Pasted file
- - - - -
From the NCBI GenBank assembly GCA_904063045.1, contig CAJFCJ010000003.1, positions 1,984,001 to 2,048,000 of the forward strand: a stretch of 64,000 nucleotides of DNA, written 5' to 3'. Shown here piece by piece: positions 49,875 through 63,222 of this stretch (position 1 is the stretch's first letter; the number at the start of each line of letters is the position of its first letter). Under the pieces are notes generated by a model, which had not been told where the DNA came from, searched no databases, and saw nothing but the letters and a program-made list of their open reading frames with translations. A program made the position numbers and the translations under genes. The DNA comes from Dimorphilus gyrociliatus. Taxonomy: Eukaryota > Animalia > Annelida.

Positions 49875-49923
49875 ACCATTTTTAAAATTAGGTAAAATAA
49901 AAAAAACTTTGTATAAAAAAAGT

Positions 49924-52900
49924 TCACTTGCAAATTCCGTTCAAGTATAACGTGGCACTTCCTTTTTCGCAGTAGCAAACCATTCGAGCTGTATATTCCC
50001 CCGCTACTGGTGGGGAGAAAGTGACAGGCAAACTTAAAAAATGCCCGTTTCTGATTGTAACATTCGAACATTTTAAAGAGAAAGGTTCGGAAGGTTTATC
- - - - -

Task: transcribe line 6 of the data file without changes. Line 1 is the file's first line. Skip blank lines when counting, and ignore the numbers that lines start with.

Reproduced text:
49924 TCACTTGCAAATTCCGTTCAAGTATAACGTGGCACTTCCTTTTTCGCAGTAGCAAACCATTCGAGCTGTATATTCCC